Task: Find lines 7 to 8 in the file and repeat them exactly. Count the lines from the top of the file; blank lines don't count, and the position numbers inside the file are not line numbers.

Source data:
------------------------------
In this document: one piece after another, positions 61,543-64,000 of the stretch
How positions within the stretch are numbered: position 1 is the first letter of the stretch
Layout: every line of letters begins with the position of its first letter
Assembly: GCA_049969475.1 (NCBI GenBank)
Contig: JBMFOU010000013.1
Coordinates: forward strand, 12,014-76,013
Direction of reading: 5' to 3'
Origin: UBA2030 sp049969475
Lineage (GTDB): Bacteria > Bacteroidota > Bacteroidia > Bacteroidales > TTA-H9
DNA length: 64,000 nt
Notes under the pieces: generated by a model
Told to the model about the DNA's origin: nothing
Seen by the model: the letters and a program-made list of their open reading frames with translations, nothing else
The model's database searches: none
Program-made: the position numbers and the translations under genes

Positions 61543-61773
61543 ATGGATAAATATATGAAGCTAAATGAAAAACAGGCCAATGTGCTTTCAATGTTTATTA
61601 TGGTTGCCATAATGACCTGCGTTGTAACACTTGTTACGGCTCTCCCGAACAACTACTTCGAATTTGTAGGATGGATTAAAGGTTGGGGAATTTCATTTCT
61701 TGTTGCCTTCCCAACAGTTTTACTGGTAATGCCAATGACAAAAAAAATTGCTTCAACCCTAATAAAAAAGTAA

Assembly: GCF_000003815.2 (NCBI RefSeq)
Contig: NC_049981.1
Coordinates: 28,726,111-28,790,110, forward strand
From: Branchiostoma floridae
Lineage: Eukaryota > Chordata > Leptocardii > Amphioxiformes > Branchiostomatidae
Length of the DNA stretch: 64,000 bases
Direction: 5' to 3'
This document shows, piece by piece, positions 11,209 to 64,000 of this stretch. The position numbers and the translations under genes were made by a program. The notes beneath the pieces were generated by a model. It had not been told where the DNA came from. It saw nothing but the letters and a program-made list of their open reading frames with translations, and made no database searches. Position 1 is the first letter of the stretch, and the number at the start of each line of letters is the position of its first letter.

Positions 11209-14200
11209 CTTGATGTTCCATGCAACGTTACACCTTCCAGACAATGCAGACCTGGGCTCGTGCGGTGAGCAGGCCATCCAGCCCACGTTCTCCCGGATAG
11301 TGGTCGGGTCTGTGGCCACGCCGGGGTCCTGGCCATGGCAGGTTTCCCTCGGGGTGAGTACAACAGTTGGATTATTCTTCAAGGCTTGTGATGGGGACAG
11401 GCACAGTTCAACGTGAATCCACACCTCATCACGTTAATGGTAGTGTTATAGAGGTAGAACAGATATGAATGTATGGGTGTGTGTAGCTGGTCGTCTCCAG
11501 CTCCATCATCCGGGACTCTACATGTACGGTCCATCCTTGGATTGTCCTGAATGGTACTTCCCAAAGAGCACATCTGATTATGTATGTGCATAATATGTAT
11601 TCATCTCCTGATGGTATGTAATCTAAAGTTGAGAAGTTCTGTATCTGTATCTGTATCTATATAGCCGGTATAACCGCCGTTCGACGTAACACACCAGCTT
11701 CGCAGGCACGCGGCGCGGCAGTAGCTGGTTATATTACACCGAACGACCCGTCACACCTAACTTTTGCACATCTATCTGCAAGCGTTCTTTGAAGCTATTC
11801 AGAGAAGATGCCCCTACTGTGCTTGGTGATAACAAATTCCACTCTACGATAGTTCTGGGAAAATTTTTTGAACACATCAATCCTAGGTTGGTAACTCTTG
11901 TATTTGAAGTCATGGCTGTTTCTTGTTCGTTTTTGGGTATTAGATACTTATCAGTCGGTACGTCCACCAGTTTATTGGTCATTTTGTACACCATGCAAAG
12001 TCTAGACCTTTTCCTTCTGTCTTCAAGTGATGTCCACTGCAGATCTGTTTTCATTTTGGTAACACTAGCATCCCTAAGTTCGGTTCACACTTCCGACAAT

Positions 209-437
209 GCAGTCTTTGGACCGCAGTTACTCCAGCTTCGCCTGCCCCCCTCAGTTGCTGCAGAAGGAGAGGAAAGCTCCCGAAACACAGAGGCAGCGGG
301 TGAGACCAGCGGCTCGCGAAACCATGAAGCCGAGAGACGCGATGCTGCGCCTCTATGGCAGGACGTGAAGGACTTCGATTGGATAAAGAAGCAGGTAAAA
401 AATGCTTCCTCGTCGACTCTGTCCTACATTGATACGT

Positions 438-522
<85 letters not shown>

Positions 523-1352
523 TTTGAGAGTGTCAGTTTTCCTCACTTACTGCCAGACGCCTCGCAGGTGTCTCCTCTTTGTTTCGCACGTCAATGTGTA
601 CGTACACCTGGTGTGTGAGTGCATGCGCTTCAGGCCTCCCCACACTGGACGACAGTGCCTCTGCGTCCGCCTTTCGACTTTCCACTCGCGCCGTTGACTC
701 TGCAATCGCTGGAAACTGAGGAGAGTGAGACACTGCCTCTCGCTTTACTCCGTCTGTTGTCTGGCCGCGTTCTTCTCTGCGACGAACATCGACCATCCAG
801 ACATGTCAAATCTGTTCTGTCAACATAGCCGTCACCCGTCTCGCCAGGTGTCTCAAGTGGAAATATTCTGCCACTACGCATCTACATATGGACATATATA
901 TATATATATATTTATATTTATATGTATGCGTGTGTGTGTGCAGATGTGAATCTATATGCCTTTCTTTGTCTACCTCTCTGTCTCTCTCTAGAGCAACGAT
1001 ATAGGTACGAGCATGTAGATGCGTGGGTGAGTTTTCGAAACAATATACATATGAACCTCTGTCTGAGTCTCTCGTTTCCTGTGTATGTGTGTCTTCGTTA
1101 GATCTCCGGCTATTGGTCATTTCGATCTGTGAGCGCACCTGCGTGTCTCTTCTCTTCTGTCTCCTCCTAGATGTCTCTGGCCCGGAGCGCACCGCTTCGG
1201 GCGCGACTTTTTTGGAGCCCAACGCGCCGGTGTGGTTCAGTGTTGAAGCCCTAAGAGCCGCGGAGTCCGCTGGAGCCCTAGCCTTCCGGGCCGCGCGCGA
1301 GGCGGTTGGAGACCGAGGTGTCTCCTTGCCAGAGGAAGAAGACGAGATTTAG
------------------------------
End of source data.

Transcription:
Direction of reading: 5' to 3'
Origin: UBA2030 sp049969475